First of all, you need to keep your refrigerated and frozen food cold. A full freezer will keep your food safely frozen for up to 24 hours if you don't open it. Refrigerated food will only last about 4. You can use a generator to run your fridge if you have one, but when my power was out, I discovered at the worst possible time that my generator was broken and in need of repair.  

    Eating room-temperature food gets pretty boring after a while. So you'll need to figure out a means of cooking. I made oatmeal, coffee, and scrambled eggs easily on top of my woodstove, but I wasn't prepared to make complete meals that way. But if you have a grill or a camp stove, you can easily cook in your backyard, weather permitting. Since then, I got a Trangia, which is a small cookstove that runs on alcohol. It can easily boil water, make soup, and do other light cooking. 

    Of course, you'll need to have food on hand. So consider how much food you need to store for emergencies and how you will store it. According to FEMA, you should have at least two weeks' worth, but some preppers will stock up for a year or more. 


    If your survival stress test is in the winter, how will you keep warm and do it safely? 

    I have a wood stove and several weeks' worth of wood on hand all year, even in the summer. While the wood stove can't heat my entire house, I can shut off a few unused rooms and keep part of the house comfortable for my children and me. 

    If you don't have a wood stove, you'll have to think of other ways to heat your home such as a propane-powered heater.  Never heat your home with a gas oven or outdoor heater. And always make sure you have working, battery-powered carbon monoxide detectors. 

    If your house is cold, put on layers, close your curtains, keep out drafts, and snuggle up together to share warmth.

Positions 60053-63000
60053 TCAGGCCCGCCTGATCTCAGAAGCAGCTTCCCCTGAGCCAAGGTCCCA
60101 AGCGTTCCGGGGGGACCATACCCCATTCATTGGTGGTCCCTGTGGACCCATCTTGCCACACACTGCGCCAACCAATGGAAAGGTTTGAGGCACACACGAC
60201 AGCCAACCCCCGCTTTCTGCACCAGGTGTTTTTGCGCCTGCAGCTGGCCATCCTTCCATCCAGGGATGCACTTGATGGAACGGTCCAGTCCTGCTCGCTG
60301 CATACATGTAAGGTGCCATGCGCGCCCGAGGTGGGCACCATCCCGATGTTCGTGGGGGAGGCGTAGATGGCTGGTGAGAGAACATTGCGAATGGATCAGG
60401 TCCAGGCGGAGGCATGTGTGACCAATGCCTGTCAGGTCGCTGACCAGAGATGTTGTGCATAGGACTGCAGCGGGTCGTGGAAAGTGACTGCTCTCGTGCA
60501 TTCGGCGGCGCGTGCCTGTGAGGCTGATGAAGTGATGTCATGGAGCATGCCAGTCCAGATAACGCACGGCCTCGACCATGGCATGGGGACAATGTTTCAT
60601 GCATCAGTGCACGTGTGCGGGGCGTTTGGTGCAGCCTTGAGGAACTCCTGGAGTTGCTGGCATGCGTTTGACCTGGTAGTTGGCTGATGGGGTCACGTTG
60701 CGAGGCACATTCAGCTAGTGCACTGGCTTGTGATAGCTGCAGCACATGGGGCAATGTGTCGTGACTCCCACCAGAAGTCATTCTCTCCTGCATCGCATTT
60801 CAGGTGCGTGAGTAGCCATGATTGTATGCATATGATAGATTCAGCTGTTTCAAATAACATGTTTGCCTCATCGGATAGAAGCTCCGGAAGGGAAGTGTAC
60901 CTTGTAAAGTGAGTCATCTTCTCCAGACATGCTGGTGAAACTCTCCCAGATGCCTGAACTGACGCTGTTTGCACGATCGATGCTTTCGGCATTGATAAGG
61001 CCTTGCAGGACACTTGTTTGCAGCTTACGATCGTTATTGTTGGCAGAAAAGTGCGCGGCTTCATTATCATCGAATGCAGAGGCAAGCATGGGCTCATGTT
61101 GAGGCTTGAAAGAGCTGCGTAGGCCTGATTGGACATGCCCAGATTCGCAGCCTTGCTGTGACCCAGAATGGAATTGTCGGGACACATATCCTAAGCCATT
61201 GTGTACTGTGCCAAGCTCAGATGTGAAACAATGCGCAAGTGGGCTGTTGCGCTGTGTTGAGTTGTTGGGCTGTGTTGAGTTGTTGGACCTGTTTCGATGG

You'll want to have ways to light your home for any activity after dark. I have a small solar-powered light system that is enough to dimly light a room. We also have a bunch of flashlights and batteries around. You could use a cell phone or tablet to create light (but you might want to save the battery for an emergency). You can also grab your little outdoor solar-powered garden lights. Put them in a basket to create a little extra light. 

    If you have a generator, you can run your lights, fridge, and even your coffee maker to give your family a little bit of comfort. 


    Never underestimate the importance of a little wholesome entertainment when the power is out. The moments tick by very slowly, especially for small kids who are missing their electronic devices. So keep some non-powered, age-appropriate activities on hand where you can easily find them. 

    For example:

    • Coloring books and crayons
    • Card games (for kids and adults)
    • Battery-powered radio 
    • Board games 
    • Hobbies, crafts, or other electric-free activities like knitting

    To make it fun, print out a checklist for each person. Here's what to put on the list:

    • Food
    • Breakfast
    • Lunch
    • Dinner
    • Snacks
    • Water
    • Waste
    • Cleaning
    • Light
    • Warmth
    • Entertainment

    As you go through the day, make notes of what worked, what didn't, what you can do to be more prepared next time, and so forth. Make sure you learn something from the survival stress test, and try to have fun. The more positive you can make this experience, the better.